I’m sure that Harriet Tubman was an excellent slave. They say that she was a strong as any man. She probably worked as hard as any slave during her years of bondage; and her masters benefited greatly from her production- as a slave. But when she ran away, she was no longer helpful to them. And when she began to free others, she became a problem. By no means am I saying that a multimillionaire professional athlete is a slave in today’s society—- at least not from a materialistic stand point. But if our argument is that because Colin Kaepernick is wealthy then he has no worries or place to speak out or protest the unjust treatment of some of his fellow Americans; then what is the point in becoming wealthy; to only remain wealthy and not use your influence or platform to change the things that are flawed with our system? May he should just continue making millions and keep his mouth shut. Paying a few black athletes millions of dollars does not even begin to address our country’s battle with racism, discrimination and inequality. And just because Colin was raised by white parents does not mean that he does not understand what it is, feels like to be black in America or that he is not somehow, immune or protected from the same unfair treatment of those who do not have the implied protection of white privilege.
So does the first amendment apply to everyone or does it only apply to some? If you agree that it applies to everyone, then Colin Kaepernick is just as American and patriotic as anyone who has ever spoken out against injustice. He is just as patriotic as Thomas Jefferson, who drafted the Declaration of Independence and U.S. Constitution, while owning hundreds of slaves on his Virginia plantation at the same damn time; not to mention becoming elected our 3rd president, not to mention fathering at least six bi-racial children with his mistress, Ms. Sally Hemings. These documents were a direct response to the injustice that Americans faced under British tyranny. We were a country born out of a social revolution. But if we are going to have a double-standard about who can fight and speak out for freedom then the flag means absolutely nothing.
Since 2010 I have worked and partnered with a Brooklyn-based nonprofit organization called Community2Community. They help to build self-sufficient communities in Haiti, by working with the community.
The organization is focused on tackling four areas the impacted the people of Piton, a mountainside village just outside of Petit Goave, Haiti:
1. Building a road to allow supplies to come in and out the community, as well as allow commerce and transportation to take place more efficient and effectively.
2. Reforest the mountainside, which had been ravaged after years of excessive production of chabon, which is Creole for charcoal.
3. Providing a centralized clean water source, so that the people of the community no longer have to spend 6-8 hours a day fetching buckets of water to perform their daily tasks; such as cooking, laundry and bathing.
4. Rebuild the school that had been damaged by the earthquake and subsequently destroyed due to a series of hurricanes.
Being a teacher, I naturally gravitated towards the rebuilding of the school. After a few conversations and brainstorming with Marie Eusebe, the found of C2C and I came up with an fundraiser called Change04Change. It started off as a basic operation of having students and staff members bringing in loose change and donating it to our cause, coupled with a bake sale and a few other activities. The homeroom that raised the most money won a pizza party and was celebrated at a school-wide assembly. Our goal has always been that and we have met our goal essentially each year. Our hope is to get as many schools in the New York City area to do the same. But it has not been an easy task.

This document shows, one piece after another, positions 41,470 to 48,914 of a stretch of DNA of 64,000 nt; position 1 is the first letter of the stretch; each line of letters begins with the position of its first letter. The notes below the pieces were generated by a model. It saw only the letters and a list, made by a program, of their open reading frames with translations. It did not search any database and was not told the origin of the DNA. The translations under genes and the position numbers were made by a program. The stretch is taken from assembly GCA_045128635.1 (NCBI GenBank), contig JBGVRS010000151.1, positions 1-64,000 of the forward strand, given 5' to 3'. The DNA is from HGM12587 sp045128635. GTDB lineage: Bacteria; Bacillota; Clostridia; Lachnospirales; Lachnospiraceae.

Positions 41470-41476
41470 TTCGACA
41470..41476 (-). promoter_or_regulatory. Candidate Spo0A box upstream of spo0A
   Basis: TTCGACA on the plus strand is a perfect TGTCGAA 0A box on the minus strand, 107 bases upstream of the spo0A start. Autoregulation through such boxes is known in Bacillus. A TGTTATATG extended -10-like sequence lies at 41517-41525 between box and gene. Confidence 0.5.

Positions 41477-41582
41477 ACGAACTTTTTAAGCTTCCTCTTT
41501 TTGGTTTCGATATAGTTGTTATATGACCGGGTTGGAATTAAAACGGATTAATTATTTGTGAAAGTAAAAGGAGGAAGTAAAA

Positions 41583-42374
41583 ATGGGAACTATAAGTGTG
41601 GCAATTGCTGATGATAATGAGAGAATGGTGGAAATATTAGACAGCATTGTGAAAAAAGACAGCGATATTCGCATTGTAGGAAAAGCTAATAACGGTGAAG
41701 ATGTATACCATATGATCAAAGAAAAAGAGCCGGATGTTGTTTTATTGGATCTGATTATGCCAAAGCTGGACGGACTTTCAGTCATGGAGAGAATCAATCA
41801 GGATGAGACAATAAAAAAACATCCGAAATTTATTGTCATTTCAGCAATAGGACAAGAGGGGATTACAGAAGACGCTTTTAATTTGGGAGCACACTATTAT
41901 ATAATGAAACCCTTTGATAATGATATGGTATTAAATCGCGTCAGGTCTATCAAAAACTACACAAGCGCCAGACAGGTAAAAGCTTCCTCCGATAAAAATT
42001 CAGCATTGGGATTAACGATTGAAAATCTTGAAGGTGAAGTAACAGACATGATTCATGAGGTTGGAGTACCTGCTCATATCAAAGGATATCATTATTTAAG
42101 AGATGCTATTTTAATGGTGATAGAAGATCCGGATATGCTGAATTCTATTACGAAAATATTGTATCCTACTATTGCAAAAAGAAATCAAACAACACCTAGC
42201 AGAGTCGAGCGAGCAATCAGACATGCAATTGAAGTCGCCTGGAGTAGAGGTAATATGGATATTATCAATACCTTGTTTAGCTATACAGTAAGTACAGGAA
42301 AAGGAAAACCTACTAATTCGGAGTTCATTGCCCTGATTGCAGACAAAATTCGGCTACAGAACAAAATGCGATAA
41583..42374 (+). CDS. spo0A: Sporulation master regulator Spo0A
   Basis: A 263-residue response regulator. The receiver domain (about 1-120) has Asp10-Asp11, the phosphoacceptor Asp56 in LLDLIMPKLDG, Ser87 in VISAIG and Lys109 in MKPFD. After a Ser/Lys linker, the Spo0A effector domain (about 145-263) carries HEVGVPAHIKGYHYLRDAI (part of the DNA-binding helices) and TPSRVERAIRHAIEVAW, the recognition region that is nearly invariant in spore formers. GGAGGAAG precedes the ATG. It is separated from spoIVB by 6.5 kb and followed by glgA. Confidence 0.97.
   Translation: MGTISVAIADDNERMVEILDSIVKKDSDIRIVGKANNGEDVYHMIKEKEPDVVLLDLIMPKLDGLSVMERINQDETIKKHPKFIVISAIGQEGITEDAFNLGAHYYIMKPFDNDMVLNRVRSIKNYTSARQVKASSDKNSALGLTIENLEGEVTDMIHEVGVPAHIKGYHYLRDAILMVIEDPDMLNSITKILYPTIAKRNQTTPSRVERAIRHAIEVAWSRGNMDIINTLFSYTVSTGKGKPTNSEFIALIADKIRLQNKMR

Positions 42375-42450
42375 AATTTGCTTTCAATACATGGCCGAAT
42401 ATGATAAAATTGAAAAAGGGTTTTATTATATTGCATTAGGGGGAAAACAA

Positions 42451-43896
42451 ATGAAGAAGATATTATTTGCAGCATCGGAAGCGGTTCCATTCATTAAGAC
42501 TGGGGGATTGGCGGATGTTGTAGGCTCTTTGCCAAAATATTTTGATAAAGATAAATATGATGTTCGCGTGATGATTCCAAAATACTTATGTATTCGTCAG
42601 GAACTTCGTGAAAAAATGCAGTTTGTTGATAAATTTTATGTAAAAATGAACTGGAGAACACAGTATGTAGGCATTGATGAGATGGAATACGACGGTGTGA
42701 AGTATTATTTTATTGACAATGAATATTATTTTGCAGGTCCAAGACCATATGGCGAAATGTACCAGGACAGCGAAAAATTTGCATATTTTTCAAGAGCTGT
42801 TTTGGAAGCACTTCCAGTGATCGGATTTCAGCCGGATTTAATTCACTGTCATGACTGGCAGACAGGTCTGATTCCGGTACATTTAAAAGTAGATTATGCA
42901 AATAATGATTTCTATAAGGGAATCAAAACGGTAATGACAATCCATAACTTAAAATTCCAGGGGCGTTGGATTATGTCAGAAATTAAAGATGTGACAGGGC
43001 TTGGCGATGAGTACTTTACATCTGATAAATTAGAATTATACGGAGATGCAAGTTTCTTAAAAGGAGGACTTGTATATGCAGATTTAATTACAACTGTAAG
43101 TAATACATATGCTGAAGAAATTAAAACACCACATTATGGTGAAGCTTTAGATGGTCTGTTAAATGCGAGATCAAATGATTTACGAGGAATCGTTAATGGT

Five years later, Change04Change has evolved into a more focused and engaging initiative. During the month of May which is Haitian Heritage Month we not only fund raise, but we really engage our students throughout the month.
1.Our Global Citizen Essay Contest– students write essays about what it means to be a global citizen and how they can get involved in assisting with our efforts in Petit Goave. The top three finalists are awarded at our annual Hope and a Future Celebration.
2. Hats04Haiti– students and staff all wear the hat of their choice for a day and give a kind donation to show their support.
3. Flag Day & Dance04Haiti– In commemoration of Haitian Flag Day, students wear the flags of their national origin to school and after school, students who make a donation can come and celebrate at the school’s Dance04Haiti celebration.
4. Hoops04Haiti– The students and staff play each other in a “friendly” game of basketball. It’s a great way to celebrate what our kids already love, but also bring the school together to play for a purpose.
This year something special happened. After years of tension with our neighboring school, as we are in co-located space. We were able to work collaboratively to have a game in which our students played our neighboring school’s students and then the staffs of each school played each other. We all came together for a good cause and as a result have started the beginning of a beautiful partnership between my school, which is a charter school and our neighboring school, which is a public school.
Thus far we have raised nearly $800 but are still well short of our goal of $1000. After sending out a thank you email to all the staff members and everyone involved, the assistant principal from our neighboring school called me down to his office and said “We didn’t make our mark, I want to make sure that you reach your goal of $1000. Let’s have a rematch before the end of the school.”
After a long challenging week at work, coupled with a late Friday night at happy hour, I tried my best to wake up early on Saturday morning, in order to hold on to a promise that I had made. The one week that I showed up late for practice, is the only time we lost. During my post-game speech, I apologized to my athletes and their parents. I promised them, that it would never happen again. How could I hold my team accountable if I wasn’t discipline enough to be punctual myself?